How Can You Protect Yourself?

The only winning move is not to play.

So... What can you do to protect yourself? There is no one single thing you can do other than turning off ssh to protect yourself, so it's all about "Defense in Depth. This is a layering approach of preventitive measures so that if one layer fails, then the next layer stops them.

1) Don't play the game! If you don't have to ssh into a server, (which probably means a Linux server running at home), then disable ssh. If you're not running ssh, then they can't attack you.

2) If you have to run ssh, and there are only a few people logging into it, then run ssh on a different port. This obviously won't work if you have more than 2 or 3 people logging into the box as somebody will forget what port to use and will raise a ruckus. As can be seen at Port 2222 ssh attack analysis, the bad guys rarely attack ports other than port 22.

3) No matter what, don't allow root to ssh into your server. Make sure your /etc/ssh/sshd_config has "PermitRootLogin no" set.

4) ssh is "tcpwrappers" aware. That means you can use the files /etc/hosts.allow and /etc/hosts.deny to tell ssh to accept only inbound ssh connections from certain hosts, and then deny all other inbound connections.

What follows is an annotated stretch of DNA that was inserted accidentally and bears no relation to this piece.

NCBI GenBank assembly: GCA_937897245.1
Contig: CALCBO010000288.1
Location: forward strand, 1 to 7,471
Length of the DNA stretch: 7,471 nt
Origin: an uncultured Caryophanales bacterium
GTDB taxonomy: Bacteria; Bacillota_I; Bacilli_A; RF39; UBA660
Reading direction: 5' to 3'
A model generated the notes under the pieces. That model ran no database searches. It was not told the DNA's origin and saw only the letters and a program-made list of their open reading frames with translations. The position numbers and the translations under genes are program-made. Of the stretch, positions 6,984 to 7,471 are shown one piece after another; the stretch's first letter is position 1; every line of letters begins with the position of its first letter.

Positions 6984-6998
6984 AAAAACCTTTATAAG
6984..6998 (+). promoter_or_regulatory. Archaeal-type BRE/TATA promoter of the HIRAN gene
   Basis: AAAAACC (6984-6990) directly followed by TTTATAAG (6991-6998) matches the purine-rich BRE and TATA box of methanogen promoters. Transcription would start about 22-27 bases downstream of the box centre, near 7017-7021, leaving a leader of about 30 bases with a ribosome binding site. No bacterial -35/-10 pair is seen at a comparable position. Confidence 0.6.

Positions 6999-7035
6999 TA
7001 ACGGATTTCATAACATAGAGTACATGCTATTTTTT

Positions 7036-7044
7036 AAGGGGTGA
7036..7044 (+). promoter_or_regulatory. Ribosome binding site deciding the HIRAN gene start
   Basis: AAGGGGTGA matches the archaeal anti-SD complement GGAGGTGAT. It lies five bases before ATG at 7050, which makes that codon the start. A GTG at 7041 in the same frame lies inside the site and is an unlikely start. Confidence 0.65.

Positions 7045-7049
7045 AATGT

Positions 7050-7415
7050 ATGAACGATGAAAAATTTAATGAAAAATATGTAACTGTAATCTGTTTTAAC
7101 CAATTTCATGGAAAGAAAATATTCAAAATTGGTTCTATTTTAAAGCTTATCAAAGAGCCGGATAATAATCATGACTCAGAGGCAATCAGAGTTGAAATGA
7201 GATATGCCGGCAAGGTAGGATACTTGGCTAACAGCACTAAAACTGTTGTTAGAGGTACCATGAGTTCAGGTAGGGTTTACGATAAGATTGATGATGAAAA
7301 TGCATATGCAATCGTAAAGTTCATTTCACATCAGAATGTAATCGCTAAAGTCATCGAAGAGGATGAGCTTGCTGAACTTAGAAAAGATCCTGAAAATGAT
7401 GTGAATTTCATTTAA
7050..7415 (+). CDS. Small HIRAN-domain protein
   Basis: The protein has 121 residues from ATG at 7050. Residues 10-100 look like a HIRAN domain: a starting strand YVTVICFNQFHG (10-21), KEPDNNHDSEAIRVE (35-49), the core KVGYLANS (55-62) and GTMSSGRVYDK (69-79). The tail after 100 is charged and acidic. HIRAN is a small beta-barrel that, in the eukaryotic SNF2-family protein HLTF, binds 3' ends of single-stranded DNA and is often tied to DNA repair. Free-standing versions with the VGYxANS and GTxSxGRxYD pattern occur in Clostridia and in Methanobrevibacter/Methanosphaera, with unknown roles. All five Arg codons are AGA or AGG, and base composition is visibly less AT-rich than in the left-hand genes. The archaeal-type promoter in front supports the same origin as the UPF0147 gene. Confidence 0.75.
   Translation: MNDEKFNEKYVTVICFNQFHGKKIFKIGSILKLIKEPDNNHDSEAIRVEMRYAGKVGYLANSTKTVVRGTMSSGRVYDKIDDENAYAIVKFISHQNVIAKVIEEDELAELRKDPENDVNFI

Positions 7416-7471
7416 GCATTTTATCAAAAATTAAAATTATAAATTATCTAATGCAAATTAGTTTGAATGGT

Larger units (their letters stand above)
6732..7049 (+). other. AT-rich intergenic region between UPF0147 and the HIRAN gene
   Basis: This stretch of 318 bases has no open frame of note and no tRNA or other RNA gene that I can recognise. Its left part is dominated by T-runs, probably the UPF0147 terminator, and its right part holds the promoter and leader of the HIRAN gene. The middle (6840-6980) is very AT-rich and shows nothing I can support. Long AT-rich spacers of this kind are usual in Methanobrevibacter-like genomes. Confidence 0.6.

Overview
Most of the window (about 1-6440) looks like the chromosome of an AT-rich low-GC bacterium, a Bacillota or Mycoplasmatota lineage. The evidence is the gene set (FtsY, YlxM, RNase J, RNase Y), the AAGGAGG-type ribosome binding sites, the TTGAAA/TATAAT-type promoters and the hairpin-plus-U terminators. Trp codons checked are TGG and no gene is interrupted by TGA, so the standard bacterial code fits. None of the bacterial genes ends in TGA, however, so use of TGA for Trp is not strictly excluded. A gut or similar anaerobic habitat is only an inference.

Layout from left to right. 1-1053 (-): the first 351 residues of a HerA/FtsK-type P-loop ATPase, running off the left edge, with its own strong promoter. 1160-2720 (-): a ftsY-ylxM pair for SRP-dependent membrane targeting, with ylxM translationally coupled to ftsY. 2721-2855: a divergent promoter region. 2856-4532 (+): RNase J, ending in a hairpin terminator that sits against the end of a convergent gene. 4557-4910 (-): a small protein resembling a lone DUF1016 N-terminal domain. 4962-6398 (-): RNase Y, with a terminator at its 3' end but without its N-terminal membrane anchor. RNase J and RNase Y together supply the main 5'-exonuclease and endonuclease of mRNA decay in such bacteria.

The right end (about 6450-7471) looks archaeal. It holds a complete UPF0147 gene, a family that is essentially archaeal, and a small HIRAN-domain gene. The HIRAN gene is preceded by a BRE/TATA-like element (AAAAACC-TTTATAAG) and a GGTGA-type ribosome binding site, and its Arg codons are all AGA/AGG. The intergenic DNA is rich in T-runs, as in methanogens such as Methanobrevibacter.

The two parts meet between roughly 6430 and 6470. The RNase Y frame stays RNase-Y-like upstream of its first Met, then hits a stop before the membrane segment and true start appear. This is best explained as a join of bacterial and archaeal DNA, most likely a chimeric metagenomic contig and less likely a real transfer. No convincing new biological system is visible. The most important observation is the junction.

5) If you can't use hosts.allow and hosts.deny to restrict inbound ssh from known hosts, then you can install software on your server to actively block inbound ssh attempts that appear to be attacks. Two of the most popular are DenyHosts and Fail2Ban. Both of these still use deny.hosts to block inbound ssh from known "bad hosts".

6) If you have "enough" hosts, then you should probably purchase an Intrusion prevention systems.

7) Don't use stupid passwords. Passwords like "password", "admin", and "123456" and their assorted variations are the top passwords that ssh brute force attacks try.

8) Longer passwords are better than shorter passwords. As can be seen on Password Analysis of Today's Passwords, 91 percent of the passwords they tried were 12 characters or less.

9)Don't keep the default passwords for any software you install. Looking at Google for the passwords tried shows that many of them are default passwords for one piece of software or another.

10) Don't keep the default passwords for any hardware (including routers). They keep trying "admin" accounts with the password "admin" which was a default for older home routers.


LongTail Copyright 2015 by Eric Wedaa, under GPLV2